Mortality experience among Louisiana chemical manufacturing employees, 1957-1992

J La State Med Soc. 1996 Jun;148(6):260-6.


A cohort mortality study was undertaken of persons ever employed at BASF's Geismar, Louisiana chemical manufacturing facilities for 3+ months prior to 1992. The 1,870 men and 263 women employees were traced through 1992 (99% follow-up) using employment and pension records, National Death Index searches, social security record matching, and credit bureau checks. Death certificates were obtained and coded for 92% of the 128 decedents. Overall and total cancer deaths among short-term ( < 10 years of site employment) and long-term hourly and salaried employees were fewer than expected based on comparisons to US general population death rates. Deaths due to external causes were higher than expected among short-term hourly employees (23 observed compared to 16 expected deaths). Among all employees, three accidental deaths occurred at work, the most recent in 1981. Four deaths each, due to urinary and brain cancers, exceeded expectation; however, there was no pattern of job assignments suggesting a work-related etiology for these occurrences.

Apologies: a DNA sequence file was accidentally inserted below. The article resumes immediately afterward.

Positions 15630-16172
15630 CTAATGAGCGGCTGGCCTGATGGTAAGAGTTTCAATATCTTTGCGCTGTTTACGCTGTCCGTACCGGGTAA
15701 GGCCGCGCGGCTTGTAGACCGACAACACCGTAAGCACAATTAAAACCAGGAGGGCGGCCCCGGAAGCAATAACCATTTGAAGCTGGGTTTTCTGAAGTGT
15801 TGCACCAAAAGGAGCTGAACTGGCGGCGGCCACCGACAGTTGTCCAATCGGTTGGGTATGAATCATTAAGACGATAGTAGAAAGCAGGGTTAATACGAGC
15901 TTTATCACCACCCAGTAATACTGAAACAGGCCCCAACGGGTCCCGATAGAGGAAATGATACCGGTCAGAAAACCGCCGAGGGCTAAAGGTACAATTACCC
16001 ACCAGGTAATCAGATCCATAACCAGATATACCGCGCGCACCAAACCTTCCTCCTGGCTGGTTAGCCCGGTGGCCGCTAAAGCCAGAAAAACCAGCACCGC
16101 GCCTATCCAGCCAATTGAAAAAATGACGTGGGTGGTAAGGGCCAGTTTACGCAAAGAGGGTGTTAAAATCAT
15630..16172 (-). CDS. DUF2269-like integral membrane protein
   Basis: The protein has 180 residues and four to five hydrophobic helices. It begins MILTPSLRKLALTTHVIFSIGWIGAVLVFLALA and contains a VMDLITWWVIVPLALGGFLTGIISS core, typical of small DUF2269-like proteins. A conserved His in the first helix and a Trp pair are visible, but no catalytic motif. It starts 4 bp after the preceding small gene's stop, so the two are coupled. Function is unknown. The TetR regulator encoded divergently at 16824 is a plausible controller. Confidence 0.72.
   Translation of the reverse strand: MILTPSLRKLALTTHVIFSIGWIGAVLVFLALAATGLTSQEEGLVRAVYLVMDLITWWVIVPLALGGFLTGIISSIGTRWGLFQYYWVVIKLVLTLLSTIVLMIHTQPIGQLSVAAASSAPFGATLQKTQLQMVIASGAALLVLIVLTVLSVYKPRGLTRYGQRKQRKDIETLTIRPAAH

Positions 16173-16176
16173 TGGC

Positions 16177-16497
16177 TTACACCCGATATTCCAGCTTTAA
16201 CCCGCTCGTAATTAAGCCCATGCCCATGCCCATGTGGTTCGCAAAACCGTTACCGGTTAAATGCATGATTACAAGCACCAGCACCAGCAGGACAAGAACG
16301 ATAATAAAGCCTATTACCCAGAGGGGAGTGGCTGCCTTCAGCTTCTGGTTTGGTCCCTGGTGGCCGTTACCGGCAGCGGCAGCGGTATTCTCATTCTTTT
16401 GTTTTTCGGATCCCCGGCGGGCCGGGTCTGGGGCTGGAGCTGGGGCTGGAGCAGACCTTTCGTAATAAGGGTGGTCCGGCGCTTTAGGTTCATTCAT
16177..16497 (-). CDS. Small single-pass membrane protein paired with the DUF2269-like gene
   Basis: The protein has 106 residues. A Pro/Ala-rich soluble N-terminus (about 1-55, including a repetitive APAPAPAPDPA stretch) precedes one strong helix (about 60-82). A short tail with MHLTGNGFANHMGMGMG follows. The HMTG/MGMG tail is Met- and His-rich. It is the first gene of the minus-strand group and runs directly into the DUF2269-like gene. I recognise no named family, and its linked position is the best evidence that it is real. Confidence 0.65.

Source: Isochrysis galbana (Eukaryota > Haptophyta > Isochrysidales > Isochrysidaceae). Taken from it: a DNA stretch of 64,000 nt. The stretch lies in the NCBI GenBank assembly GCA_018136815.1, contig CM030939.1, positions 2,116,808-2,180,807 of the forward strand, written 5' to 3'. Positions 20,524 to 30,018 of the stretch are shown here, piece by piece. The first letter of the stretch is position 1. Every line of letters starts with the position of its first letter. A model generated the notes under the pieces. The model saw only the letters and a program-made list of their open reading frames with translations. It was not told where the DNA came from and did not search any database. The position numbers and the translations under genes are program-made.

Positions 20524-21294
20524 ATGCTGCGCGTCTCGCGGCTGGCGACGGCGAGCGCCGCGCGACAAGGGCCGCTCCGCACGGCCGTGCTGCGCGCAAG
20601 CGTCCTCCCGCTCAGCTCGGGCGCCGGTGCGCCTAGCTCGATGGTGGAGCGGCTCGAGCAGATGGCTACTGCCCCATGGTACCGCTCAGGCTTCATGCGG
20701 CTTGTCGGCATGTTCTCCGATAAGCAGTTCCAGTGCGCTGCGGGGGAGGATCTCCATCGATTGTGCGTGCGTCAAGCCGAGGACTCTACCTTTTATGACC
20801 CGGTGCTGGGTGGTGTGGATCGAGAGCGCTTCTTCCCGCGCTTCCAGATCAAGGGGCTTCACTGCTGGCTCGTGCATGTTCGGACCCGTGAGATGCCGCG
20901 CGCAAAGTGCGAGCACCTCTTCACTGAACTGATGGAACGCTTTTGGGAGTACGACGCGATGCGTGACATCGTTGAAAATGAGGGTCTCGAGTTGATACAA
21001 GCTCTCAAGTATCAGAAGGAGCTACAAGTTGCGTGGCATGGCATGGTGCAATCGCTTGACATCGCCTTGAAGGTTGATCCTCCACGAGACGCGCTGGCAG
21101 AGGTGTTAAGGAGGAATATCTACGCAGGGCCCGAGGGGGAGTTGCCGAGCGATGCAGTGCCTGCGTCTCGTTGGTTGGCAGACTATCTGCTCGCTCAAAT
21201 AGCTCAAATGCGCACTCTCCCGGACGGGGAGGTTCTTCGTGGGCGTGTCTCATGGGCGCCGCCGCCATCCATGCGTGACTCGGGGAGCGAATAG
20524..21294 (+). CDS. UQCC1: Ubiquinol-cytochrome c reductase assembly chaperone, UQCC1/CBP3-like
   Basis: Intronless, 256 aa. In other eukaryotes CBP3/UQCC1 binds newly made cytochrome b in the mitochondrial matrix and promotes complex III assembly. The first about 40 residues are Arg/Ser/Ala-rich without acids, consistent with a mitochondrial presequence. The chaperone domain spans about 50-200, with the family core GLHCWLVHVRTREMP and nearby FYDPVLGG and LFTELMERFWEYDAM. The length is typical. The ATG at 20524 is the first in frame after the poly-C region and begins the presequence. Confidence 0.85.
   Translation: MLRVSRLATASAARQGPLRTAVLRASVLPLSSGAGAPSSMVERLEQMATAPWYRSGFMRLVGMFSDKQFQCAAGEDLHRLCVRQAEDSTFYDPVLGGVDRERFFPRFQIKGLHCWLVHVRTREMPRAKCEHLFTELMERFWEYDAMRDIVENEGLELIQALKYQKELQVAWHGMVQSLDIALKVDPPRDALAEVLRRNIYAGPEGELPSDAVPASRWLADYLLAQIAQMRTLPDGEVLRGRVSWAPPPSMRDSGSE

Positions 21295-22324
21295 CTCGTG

MeSH terms

  • Chemical Industry*
  • Cohort Studies
  • Female
  • Humans
  • Louisiana / epidemiology
  • Male
  • Occupational Diseases / etiology
  • Occupational Diseases / mortality*
  • Survival Rate